On the power of the district courts and wetlands regulation, the justices takes up cases

After a private meeting of the justices on Friday, Jan. 21, the Supreme Court issued a set of orders on Monday morning. The justices have added two new cases to their docket for the upcoming term, in addition to discussing the issue of race in college admissions (discussed here). These two cases both focus on the power and authority of federal district courts and put forth different questions about how far the Clean Water Act can be applied.

Axon Enterprise, a manufacturer of body cameras for law enforcement, had petitioned the Supreme Court, and the justices granted it. It all started with the company’s attempt to buy out a rival. Axon went to federal court when the FTC raised the possibility of administrative proceedings due to antitrust concerns, and they were successful. Because the agency serves as both the prosecutor, judge, and jury in administrative proceedings, it argued that it violated its right to due process. Administrative law judges assigned to FTC administrative proceedings can only be removed for cause by FTC commissioners, who in turn can only be removed from office by the president for cause, according to a lawsuit filed by the American Civil Liberties Union (ACLU).

According to the district court, Axon must first raise its constitutional concerns in the administrative proceedings before bringing a lawsuit. The 9th Circuit Court of Appeals in the United States upheld this ruling. An Axon representative went to the Supreme Court in July, asking the justices to weigh in on two issues: whether district courts have the authority and authority to review constitutional challenges to FTC structure. The justices agreed to consider the district court’s authority in the first question, but not in the second.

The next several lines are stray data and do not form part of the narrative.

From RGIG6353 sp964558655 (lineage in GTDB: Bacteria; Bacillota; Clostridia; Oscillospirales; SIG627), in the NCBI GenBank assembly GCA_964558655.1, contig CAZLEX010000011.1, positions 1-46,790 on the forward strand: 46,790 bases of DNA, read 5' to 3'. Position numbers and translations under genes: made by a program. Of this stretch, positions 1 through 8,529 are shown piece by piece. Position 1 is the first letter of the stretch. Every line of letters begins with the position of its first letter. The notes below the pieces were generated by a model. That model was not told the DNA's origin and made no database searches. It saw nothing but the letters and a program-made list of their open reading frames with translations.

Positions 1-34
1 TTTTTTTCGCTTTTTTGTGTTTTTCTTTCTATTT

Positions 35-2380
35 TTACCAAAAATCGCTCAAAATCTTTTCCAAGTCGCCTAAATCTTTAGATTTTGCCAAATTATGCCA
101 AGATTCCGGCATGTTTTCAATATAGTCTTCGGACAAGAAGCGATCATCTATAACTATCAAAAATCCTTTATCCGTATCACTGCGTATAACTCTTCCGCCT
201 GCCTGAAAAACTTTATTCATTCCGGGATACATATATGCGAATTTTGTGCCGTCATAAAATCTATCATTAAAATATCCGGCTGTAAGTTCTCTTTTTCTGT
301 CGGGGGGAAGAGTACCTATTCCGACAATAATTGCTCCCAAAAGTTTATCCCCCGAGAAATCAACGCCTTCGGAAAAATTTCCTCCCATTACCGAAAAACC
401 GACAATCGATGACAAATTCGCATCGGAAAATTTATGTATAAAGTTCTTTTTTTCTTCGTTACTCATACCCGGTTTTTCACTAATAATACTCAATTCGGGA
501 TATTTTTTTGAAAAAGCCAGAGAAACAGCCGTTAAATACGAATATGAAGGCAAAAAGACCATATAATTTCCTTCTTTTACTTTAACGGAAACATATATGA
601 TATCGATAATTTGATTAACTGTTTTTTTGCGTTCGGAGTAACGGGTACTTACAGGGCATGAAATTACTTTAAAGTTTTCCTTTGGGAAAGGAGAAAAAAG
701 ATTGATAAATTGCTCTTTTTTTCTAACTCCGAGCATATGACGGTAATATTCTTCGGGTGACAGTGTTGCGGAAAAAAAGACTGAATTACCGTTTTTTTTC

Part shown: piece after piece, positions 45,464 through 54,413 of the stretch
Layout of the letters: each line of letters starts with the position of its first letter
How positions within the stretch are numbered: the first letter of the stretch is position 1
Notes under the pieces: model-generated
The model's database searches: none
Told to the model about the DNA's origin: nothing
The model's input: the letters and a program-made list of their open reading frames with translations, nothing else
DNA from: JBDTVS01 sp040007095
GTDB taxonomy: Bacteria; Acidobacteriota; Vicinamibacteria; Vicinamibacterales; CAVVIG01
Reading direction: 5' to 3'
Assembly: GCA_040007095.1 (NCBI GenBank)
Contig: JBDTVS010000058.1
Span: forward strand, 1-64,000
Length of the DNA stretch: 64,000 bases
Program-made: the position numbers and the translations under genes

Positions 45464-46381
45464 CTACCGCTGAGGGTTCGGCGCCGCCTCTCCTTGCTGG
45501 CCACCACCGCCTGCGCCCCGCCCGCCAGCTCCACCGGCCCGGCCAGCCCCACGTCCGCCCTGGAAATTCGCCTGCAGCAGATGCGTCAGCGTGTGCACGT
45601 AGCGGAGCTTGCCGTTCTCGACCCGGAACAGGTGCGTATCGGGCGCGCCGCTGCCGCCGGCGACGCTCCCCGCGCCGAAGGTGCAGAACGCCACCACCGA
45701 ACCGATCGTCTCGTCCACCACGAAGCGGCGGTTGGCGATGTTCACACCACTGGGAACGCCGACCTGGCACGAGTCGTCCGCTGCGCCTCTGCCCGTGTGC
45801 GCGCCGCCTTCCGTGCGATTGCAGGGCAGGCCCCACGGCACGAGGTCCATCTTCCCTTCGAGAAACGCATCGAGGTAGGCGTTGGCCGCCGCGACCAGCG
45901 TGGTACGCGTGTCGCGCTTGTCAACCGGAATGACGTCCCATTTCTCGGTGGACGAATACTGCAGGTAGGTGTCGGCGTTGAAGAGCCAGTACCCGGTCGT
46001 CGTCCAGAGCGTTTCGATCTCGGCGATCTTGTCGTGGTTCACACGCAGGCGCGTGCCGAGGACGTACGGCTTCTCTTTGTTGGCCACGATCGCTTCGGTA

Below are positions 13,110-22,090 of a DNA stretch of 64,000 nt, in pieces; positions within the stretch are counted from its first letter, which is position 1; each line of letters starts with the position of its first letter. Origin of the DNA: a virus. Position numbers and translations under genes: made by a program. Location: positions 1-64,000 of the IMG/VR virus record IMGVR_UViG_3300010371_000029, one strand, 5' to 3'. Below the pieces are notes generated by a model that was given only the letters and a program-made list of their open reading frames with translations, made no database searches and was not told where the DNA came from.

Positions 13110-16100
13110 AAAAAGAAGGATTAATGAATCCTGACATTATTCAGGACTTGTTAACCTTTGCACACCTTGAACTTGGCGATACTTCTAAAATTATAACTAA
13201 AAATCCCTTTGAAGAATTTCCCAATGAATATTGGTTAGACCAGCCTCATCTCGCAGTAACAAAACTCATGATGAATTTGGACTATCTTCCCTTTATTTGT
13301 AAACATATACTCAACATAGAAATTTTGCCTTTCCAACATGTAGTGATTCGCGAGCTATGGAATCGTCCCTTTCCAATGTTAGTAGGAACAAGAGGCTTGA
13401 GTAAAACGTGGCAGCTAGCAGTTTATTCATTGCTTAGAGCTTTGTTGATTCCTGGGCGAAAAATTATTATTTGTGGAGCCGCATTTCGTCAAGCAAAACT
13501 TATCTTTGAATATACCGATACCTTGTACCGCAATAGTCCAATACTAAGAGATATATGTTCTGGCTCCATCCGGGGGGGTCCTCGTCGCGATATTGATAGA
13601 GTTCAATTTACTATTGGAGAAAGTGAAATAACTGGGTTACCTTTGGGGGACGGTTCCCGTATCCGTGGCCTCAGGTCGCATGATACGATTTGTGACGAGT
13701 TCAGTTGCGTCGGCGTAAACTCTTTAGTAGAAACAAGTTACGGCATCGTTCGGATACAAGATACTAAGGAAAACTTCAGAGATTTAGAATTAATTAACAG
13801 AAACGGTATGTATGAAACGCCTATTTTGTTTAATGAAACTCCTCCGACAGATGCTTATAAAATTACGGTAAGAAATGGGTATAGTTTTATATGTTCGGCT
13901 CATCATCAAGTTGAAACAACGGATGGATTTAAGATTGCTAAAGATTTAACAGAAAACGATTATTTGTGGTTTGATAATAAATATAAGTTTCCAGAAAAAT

Idaho couple Michael and Chantell Sackett will get a second chance to argue before the Supreme Court after the justices agreed to hear their case a second time. Construction on the Sacketts’ property near Priest Lake in Idaho violates the Clean Water Act because the land contains wetlands that qualify as “navigable waters” regulated by the act, the EPA has informed them. In 2012, the Supreme Court ruled unanimously that the Sacketts’ challenge to the EPA’s order could be brought immediately in federal court.

Since their 2006 decision in Rapanos v. United States (which held that the Clean Water Act does not regulate all wetlands but did not produce a majority for the governing standard), they have asked the justices to reconsider their 2006 decision. the four-justice majority in Rapanos, that would only allow for regulation of wetland areas when they have continuous surface water connections to regulated water sources, the Sacketts are now asking the court to adopt this test. If the 9th Circuit’s decision on whether wetlands are “waters of United States” for the Clean Water Act’s purposes was correct, the Supreme Court agreed to hear this case on Monday and determine whether the 9th Circuit used the proper test.

Justices also rejected a request from House Minority Leader Kevin McCarthy to rule on the constitutionality of a House resolution that allows proxy voting due to the COVID-19 pandemic, in Monday’s orders. After the lower courts rejected McCarthy’s appeals last September, McCarthy decided to take his case to the Supreme Court. Three conferences of the justices were held to consider McCarthy’s petition before the justices denied review without comment.

They refused to rule on a website designer’s request to opt out of Colorado’s non-discrimination law and refuse to create custom websites for same-sex weddings once again. For the third time in a row, the Supreme Court has discussed 303 Creative v. Elenis but has not taken any action.

On Friday, February 18, the justices will convene for their next regularly scheduled conference.

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